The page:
Journal of Chemical Ecology

, Volume 45, Issue 2, pp 136–145 | Cite as

Methyl Jasmonate Changes the Composition and Distribution Rather than the Concentration of Defence Compounds: a Study on Pyrrolizidine Alkaloids

  • Xianqin WeiEmail author
  • Klaas Vrieling
  • Patrick P. J. Mulder
  • Peter G. L. Klinkhamer


In this study we investigated the effect of methyl jasmonate (MeJA) application on pyrrolizidine alkaloid (PA) concentration and composition of two closely related Jacobaea species. In addition, we examined whether MeJA application affected herbivory of the polyphagous leaf feeding herbivore Spodoptera exigua. A range of concentrations of MeJA was added to the medium of Jacobaea vulgaris and J. aquatica tissue culture plants grown under axenic conditions. PA concentrations were measured in roots and shoots using LC-MS/MS. In neither species MeJA application did affect the total PA concentration at the whole plant level. In J. vulgaris the total PA concentration decreased in roots but increased in shoots. In J. aquatica a similar non-significant trend was observed. In both Jacobaea species MeJA application induced a strong shift from senecionine- to erucifoline-like PAs, while the jacobine- and otosenine-like PAs remained largely unaffected. The results show that MeJA application does not necessarily elicits de novo synthesis, but rather leads to PA conversion combined with reallocation of certain PAs from roots to shoots. S. exigua preferred feeding on control leaves of J. aquatica over MeJA treated leaves, while for J. vulgaris both the control and MeJA treated leaves were hardly eaten. This suggests that the MeJA-induced increase of erucifoline-like PAs can play a role in resistance of J. aquatica to S. exigua. In J. vulgaris resistance to S. exigua may already be high due to the presence of jacobine-like PAs or other resistance factors.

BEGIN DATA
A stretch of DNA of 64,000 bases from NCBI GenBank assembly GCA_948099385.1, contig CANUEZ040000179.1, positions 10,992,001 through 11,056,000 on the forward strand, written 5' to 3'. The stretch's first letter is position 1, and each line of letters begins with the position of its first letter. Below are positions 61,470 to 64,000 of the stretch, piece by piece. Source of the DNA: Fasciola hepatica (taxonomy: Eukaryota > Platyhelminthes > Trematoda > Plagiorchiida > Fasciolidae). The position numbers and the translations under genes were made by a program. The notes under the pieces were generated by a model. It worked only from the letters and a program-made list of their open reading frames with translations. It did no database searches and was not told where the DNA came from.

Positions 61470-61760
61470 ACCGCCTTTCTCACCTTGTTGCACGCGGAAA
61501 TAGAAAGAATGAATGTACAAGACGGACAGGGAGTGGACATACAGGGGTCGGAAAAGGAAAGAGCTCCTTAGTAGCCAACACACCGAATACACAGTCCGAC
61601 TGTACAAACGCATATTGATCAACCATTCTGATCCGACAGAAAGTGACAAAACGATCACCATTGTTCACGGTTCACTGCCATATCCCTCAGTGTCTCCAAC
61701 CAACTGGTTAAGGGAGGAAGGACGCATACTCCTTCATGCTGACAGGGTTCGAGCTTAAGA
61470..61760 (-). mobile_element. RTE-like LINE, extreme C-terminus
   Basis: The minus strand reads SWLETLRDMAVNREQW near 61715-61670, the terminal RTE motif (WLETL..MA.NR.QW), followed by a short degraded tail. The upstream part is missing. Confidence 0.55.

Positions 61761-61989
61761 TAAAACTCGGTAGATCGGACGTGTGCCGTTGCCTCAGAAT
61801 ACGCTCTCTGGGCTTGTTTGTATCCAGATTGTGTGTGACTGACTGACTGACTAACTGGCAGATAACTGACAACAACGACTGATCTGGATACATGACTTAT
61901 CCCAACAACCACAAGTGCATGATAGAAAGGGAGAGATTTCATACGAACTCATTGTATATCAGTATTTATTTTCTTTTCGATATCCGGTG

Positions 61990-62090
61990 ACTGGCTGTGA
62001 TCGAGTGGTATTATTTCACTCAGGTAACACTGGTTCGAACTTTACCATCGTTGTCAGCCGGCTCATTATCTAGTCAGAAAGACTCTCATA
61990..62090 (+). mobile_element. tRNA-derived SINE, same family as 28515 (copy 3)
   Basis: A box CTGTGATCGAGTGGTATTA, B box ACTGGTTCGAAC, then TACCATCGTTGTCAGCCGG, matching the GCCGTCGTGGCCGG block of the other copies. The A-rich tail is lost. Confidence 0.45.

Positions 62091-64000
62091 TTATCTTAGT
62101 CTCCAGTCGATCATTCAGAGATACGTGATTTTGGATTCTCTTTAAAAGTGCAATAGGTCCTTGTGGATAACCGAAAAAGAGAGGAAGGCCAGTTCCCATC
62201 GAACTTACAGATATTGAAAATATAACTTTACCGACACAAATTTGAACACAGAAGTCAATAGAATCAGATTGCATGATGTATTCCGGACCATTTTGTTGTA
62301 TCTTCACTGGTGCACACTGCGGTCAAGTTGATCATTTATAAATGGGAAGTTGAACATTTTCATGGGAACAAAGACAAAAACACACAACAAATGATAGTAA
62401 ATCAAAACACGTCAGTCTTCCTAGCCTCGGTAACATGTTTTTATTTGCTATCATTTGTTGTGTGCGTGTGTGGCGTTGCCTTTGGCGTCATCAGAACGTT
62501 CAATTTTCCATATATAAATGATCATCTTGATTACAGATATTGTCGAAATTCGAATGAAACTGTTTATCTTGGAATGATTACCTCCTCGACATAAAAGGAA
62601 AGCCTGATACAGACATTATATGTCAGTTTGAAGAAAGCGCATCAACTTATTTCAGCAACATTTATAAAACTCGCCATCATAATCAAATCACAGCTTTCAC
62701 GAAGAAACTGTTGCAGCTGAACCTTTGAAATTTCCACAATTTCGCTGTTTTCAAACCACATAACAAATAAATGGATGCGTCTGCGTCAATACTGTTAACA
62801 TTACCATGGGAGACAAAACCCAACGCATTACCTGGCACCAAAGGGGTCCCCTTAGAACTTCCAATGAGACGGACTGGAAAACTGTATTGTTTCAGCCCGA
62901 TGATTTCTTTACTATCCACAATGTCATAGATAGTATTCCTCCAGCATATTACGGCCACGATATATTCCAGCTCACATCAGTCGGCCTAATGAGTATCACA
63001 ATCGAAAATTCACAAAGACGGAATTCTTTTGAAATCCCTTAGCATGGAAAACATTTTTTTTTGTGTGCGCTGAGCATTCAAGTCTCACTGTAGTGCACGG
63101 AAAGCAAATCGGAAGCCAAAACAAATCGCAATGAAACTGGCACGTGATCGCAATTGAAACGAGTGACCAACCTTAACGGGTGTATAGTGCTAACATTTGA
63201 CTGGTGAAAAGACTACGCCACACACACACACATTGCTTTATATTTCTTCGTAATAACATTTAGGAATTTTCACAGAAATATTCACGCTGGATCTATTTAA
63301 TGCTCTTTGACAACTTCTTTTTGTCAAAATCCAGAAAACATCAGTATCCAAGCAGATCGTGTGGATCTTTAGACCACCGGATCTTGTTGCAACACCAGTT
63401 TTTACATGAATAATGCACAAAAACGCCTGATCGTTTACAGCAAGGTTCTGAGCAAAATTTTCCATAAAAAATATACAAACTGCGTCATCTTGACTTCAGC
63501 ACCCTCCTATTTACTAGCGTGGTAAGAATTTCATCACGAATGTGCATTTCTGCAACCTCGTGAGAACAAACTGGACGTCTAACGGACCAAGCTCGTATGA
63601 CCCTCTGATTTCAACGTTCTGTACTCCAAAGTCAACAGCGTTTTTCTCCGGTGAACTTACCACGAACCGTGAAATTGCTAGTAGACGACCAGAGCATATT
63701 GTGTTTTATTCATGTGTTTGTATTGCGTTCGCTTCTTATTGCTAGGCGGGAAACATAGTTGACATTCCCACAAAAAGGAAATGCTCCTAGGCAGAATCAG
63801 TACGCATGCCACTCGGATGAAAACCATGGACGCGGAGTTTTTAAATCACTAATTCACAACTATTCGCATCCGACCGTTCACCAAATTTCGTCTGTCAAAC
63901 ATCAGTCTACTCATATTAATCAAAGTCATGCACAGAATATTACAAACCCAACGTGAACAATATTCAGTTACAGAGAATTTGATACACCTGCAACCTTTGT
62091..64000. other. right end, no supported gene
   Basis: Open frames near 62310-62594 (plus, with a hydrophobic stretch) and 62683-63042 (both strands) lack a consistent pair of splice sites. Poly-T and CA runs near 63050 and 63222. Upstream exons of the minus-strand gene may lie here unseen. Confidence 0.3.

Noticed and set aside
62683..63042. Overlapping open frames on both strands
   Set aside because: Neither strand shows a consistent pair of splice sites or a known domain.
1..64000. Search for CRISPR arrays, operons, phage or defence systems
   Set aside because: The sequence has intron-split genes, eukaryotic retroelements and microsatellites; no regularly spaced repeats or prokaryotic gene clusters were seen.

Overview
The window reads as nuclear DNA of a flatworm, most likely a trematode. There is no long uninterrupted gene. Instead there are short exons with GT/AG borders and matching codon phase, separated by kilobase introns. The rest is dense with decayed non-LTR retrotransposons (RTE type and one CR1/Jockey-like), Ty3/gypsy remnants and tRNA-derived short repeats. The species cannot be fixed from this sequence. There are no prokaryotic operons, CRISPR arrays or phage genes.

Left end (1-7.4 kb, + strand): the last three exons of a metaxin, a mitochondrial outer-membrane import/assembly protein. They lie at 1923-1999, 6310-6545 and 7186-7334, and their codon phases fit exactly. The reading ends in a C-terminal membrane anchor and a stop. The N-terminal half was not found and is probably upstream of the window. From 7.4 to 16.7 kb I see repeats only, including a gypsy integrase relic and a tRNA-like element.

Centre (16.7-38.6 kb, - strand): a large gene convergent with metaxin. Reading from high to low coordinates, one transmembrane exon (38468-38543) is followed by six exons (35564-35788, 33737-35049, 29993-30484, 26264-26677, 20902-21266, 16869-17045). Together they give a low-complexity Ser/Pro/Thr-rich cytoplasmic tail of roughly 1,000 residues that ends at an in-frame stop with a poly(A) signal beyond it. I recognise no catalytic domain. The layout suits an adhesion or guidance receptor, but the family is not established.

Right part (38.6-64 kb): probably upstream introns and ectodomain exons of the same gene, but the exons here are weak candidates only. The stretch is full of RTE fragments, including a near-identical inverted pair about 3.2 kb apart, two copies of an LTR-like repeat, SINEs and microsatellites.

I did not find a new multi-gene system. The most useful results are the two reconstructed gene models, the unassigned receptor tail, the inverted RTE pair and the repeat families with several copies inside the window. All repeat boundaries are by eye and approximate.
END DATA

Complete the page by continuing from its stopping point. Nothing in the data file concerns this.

Conversion Erucifoline Feeding damage Herbivory Induced defense Jacobaea plants Reallocation Seneciphylline 



We thank Karin van der Veen-van Wijk for technical help with the tissue cultures. We thank Dr. Erica Wilson and Blair Bergere for their efforts on English polishing. We also thank Dr. Nicole van Dam and an anonymous reviewer for their valuable comments. Xianqin Wei was supported financially by the China Scholarship Council.

Supplementary material

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ESM 1 (PDF 551 kb)
10886_2018_1020_MOESM2_ESM.docx (29 kb)
ESM 2 (DOCX 29 kb)


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© Springer Science+Business Media, LLC, part of Springer Nature 2018

Authors and Affiliations

  1. 1.College of Life SciencesNankai UniversityTianjinChina
  2. 2.Plant Ecology and Phytochemistry, Institute of BiologyLeiden UniversityLeidenThe Netherlands
  3. 3.RIKILT-Wageningen University & ResearchWageningenThe Netherlands

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